PREVIEW: This extract has been taken from The Road Book 2021. To read the full obituary and many more, pre-order your signed edition while stocks last. The Road Book, as it does every year, also pays tribute to significant individuals of the sport who have sadly passed away.
French sprinter Michel Brux, who spent three seasons with the Mercier BP team in the mid-1960s and outsprinted world champion Eddy Merckx in 1967 to claim his most renowned victory, died in his home town of Tarbes at the age of 79. A good sprinter, he won 93 races during his career, mostly in the amateur ranks. Regional champion in 1959, he gained selection for the French team that went to the World Amateur Road Championship in 1962, where he finished 32nd. The following week, once again representing the French amateur team that also featured future Tour de France winner Lucien Aimar, he won a stage of the Tour of Luxembourg.
He took on independent status two years later, racing in Mercier BP colours and claiming 16 victories that season, many against leading professionals. He took out a full professional licence the following season, staying with Mercier BP. However, the team manager Antonin Magne rarely selected him and he only competed in half as many races as the previous year, winning just once, at Saint-Céré, and taking third place in the Bordeaux–Saintes one-day race.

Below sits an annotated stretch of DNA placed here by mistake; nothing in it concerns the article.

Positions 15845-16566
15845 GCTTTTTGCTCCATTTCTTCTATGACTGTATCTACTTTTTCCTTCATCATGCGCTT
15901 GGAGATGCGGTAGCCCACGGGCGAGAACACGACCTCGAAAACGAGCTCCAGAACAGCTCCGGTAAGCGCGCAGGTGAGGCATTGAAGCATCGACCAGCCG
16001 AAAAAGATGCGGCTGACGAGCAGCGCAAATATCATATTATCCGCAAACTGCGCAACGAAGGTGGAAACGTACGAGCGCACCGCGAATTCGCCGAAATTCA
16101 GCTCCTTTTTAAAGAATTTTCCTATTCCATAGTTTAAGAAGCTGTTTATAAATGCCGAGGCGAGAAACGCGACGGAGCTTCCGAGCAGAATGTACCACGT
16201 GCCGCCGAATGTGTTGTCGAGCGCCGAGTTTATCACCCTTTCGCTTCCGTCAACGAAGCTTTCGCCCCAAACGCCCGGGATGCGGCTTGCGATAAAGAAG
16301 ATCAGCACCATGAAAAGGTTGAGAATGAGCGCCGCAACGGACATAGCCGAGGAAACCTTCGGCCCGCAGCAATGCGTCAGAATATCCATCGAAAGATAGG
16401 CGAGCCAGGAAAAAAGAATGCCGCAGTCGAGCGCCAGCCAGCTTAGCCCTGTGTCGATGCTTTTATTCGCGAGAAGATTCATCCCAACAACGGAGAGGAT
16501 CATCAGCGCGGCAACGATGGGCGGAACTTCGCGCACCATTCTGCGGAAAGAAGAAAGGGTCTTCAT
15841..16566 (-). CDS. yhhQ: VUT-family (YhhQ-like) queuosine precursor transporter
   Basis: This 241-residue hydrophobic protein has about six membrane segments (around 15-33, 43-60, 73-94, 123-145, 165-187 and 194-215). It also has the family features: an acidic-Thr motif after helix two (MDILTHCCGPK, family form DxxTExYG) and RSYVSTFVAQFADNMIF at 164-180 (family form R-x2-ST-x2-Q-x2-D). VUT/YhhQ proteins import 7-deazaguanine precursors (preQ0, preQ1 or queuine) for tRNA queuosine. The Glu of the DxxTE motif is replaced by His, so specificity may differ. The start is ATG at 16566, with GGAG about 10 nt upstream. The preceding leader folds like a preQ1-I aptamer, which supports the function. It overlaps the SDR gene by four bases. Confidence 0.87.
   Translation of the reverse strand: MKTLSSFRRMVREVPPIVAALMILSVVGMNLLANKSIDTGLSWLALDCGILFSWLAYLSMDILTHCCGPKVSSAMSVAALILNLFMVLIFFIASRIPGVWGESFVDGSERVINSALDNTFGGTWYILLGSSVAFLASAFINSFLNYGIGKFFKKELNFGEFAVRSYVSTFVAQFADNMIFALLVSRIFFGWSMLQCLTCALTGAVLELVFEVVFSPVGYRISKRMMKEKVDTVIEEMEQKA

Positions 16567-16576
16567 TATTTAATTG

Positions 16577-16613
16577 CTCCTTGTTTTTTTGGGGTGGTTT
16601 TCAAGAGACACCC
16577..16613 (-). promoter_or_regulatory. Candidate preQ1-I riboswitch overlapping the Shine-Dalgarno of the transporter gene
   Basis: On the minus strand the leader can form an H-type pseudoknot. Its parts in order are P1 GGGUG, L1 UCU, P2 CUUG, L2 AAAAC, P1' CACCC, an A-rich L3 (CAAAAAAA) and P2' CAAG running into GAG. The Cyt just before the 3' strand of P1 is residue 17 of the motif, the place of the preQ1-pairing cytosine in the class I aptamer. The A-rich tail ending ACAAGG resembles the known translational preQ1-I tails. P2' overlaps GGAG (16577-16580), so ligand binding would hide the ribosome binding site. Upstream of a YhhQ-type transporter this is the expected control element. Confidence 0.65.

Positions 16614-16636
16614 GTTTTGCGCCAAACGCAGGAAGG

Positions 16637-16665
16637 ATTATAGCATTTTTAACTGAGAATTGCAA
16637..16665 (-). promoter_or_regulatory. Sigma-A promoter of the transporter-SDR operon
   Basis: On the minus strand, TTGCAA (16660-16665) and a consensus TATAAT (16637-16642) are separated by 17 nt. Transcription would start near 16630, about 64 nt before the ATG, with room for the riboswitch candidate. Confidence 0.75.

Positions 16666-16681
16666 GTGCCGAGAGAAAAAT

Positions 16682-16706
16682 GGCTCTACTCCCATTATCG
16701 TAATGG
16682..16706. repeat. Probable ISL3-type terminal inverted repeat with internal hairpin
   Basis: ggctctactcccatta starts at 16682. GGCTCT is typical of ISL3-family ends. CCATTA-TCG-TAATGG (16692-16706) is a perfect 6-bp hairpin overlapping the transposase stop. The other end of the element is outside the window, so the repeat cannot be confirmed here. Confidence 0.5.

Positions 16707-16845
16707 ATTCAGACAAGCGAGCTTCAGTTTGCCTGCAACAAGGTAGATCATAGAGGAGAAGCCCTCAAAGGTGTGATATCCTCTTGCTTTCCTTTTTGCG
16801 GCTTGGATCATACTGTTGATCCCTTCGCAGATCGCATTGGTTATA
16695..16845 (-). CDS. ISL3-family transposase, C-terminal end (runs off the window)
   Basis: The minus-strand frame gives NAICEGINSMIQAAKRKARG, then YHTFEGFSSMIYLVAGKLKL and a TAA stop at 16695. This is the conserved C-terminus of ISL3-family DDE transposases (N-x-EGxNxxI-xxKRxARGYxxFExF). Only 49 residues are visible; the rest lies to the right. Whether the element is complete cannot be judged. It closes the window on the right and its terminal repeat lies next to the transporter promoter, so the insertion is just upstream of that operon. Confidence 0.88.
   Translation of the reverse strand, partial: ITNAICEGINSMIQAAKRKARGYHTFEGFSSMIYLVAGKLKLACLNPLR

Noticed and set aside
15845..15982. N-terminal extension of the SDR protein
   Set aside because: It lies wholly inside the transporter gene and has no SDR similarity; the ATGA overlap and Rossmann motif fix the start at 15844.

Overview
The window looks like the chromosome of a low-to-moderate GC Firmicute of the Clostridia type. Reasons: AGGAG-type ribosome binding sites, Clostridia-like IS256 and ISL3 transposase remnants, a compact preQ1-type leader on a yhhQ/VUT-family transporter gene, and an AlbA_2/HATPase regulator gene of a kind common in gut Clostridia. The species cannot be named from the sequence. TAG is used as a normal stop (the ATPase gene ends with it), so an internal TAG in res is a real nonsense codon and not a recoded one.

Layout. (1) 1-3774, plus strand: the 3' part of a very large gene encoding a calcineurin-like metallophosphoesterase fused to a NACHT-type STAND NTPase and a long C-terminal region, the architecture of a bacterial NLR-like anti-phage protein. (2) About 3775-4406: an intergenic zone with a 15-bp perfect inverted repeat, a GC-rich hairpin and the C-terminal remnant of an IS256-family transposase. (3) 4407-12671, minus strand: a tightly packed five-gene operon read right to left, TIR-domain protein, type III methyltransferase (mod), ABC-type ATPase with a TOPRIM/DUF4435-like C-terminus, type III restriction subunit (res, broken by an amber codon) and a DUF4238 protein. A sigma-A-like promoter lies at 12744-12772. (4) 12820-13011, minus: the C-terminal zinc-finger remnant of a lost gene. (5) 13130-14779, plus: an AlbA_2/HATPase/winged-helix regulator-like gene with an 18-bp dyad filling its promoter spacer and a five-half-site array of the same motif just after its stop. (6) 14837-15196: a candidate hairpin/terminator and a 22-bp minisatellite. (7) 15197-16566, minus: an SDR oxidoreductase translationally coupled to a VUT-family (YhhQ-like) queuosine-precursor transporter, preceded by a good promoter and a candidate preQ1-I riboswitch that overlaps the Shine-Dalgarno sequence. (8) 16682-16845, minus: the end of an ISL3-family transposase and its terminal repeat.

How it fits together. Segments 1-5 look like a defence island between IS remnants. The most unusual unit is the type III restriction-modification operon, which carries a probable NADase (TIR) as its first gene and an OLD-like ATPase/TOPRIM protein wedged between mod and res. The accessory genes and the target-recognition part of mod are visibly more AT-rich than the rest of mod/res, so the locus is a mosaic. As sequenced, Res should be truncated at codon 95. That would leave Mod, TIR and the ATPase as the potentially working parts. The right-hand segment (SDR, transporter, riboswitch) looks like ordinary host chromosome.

This experience led to him returning to the independent ranks in 1966, although still racing for Mercier BP. It led to a considerable change in his fortunes as he took 15 victories. His most famous success came in 1967, his final season as an independent at the Grand Prix de la Soierie in Charlieu. With 30km remaining, he broke away with young world champion Eddy Merckx and another rider. Merckx tried to ride them off his wheel, but the pair hung on and it was Brux who narrowly won the final sprint. Following his racing career, he worked for a print company until his retirement. He was survived by his wife and three children.